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Murray P R, Baron E J, Jorgensen J H, et al, eds. ($189.95) ASM Press, 2003. 1 55581 255 4.
The manual of clinical microbiology, published by ASM Press, is a favourite of mine because of its immense detail and vast coverage of the field. The first edition was published in 1970, with subsequent editions following at four to six yearly intervals, and culminating in this 8th edition, which has been expanded into a two volume set with 141 chapters and 2113 pages, written by 230 authors and an international editorial board composed mainly of microbiologists from the USA.
The manual of clinical microbiology is a colossal resource, which is very well presented and beautifully illustrated. Volume I includes sections on “General issues in clinical microbiology”, “The clinical microbiology laboratory in infection detection, prevention and control”, “Diagnostic technologies in clinical microbiology”, “Bacteriology”, and “Antibacterial agents and susceptibility test methods”. Volume II includes sections on “Virology”, “Antiviral agents and susceptibility test methods”, “Mycology”, “Antifungal agents and susceptibility test methods”, “Parasitology”, and “Antiparasitic agents and susceptibility test methods”.
The chapter on “Mycobacterium: phenotypic and genotypic identification” is 24 pages long, contains 170 references, and begins with an extensive description of phenotypic identification tests for mycobacteria, with tabulated data for the various cultural and biochemical tests, along with 16 large colour photographs of macroscopic and microscopic colonial morphology. Then there is a short discussion of mycobacterial genomes, including reference to the propensity within the genome for the production of enzymes involved in fatty acid metabolism (as compared with Escherichia coli, for example), and the fact that the genus has an extremely clonal population structure, with genomic variation largely caused by insertion sequence movement rather than by point mutations. This leads into a section on “Genotypic identification of mycobacterial strains”, which begins with an introduction describing the development of the polymerase chain reaction (PCR) and restriction endonuclease analysis for detection of mycobacteria and the seminal work of Amalio Telenti. This is followed by a discussion of aspects and uses of commercially available identification probes (AccuProbe and INNO-Lipa), genome sequencing, markers for species identification within the Mycobacterium tuberculosis complex, and direct amplification tests, including the amplified M tuberculosis direct test and Amplicor PCR test. Following this are sections on “Strain typing”, “Immunodiagnostic tests”, “Quality assurance”, and “Interpretation and reporting of results”.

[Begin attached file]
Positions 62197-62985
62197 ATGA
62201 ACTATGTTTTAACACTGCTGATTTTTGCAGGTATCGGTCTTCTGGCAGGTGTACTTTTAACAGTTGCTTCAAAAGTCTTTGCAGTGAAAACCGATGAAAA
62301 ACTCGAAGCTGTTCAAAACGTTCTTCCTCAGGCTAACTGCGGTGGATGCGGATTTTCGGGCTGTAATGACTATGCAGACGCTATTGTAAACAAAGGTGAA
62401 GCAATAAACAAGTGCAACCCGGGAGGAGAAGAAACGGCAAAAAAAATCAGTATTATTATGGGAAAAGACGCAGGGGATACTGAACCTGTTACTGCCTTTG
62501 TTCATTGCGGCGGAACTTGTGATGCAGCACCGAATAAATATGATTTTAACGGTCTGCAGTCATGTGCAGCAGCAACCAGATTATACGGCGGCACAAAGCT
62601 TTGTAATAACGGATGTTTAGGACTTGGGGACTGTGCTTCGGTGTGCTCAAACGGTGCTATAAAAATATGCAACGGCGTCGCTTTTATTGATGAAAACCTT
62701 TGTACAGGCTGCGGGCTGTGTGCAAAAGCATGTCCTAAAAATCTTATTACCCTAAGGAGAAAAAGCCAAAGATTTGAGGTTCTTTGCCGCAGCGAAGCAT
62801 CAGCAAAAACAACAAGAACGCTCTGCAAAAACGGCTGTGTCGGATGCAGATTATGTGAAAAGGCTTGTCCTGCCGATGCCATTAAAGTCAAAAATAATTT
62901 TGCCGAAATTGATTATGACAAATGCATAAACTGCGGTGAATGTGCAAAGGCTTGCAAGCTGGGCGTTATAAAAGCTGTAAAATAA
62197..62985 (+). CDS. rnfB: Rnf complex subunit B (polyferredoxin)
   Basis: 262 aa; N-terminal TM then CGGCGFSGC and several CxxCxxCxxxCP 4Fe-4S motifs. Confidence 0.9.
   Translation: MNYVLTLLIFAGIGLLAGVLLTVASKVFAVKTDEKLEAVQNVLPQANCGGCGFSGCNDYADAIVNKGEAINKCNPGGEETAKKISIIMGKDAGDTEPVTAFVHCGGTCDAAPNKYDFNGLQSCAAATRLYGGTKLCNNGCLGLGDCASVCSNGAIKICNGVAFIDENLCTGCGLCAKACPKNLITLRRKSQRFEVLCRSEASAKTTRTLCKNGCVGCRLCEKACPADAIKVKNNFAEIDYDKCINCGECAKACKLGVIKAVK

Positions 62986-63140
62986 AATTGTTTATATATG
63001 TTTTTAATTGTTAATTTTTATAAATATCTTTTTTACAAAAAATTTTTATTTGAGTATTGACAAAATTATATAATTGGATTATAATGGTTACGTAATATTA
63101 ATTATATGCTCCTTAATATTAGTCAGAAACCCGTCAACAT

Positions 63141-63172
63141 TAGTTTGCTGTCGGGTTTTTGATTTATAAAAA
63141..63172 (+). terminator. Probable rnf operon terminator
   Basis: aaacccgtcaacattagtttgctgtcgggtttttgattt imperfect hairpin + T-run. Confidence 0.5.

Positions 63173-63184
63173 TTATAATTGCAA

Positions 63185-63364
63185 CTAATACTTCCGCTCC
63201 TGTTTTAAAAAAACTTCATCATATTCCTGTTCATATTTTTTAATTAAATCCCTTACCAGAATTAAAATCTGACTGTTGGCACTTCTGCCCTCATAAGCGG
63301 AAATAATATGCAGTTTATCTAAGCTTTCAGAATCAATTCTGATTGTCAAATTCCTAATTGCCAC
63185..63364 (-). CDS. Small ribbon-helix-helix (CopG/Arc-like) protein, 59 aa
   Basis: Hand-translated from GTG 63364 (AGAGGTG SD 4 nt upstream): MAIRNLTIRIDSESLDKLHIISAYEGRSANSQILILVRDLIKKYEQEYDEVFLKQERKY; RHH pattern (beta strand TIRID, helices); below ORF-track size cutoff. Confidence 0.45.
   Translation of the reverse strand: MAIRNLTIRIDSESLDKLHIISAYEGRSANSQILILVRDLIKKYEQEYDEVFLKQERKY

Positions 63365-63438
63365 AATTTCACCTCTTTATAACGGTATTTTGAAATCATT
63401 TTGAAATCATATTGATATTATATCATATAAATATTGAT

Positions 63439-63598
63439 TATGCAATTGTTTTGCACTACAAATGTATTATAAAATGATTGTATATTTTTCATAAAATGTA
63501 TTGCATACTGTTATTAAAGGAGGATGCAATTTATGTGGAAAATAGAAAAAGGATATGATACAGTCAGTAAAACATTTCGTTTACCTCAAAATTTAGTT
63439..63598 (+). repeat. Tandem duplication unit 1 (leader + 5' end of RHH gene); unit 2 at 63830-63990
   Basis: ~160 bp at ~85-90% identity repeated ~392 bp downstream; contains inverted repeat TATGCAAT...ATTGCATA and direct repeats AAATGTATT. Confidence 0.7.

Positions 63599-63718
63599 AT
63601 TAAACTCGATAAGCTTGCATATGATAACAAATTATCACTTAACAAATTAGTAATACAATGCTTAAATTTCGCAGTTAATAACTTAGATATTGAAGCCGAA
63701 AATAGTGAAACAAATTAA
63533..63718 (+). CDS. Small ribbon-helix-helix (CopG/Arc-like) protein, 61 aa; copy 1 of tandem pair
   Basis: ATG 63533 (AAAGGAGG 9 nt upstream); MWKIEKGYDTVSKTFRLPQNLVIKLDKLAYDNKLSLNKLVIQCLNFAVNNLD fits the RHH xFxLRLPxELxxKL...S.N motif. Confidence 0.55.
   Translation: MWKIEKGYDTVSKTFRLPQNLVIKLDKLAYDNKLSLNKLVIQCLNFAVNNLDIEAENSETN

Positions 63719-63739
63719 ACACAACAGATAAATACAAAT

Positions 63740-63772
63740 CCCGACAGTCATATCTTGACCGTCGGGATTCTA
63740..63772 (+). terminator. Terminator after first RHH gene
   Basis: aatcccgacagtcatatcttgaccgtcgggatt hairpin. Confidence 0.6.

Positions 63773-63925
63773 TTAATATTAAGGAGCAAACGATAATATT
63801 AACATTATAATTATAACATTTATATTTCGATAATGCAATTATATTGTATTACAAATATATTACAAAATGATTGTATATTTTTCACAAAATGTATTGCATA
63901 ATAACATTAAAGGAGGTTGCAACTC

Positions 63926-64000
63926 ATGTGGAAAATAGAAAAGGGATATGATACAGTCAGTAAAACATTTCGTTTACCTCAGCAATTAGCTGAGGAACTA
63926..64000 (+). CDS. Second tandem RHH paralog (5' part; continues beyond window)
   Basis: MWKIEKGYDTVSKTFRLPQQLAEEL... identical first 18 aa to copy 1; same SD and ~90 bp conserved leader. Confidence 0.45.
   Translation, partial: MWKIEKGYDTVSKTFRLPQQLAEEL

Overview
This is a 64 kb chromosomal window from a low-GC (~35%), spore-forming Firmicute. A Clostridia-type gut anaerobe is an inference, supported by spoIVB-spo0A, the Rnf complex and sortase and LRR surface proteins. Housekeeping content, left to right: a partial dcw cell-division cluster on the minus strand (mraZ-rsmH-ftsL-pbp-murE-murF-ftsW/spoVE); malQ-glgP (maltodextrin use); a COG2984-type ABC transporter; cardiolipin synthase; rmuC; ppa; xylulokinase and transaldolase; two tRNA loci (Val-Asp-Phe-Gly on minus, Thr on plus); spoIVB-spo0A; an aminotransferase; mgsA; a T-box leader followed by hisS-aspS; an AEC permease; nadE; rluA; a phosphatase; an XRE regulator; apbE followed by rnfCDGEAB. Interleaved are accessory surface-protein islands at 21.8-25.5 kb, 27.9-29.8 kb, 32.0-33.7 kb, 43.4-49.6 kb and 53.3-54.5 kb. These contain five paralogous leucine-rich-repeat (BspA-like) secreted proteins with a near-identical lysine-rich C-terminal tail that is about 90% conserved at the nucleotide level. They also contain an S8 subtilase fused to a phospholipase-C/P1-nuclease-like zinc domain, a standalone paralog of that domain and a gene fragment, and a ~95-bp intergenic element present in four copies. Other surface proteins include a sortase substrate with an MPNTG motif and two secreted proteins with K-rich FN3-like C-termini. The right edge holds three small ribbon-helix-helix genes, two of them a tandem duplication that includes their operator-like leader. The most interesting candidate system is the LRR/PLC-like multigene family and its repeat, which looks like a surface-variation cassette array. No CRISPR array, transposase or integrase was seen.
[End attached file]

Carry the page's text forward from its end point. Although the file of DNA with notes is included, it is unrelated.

My only criticism is that occasional chapters are a little light. For example, the chapter on “Antifungal agents” is only 10 pages long and would have benefited from additional consideration of the relative merits of the recently expanded range of available antifungal agents.
In conclusion, I will continue to use this excellent and detailed resource in its updated form primarily as a reference text because of its comprehensive content, good organisation and therefore ease of access to relevant sections, beautiful presentation, and particularly its academic depth relating to the practice of clinical microbiology.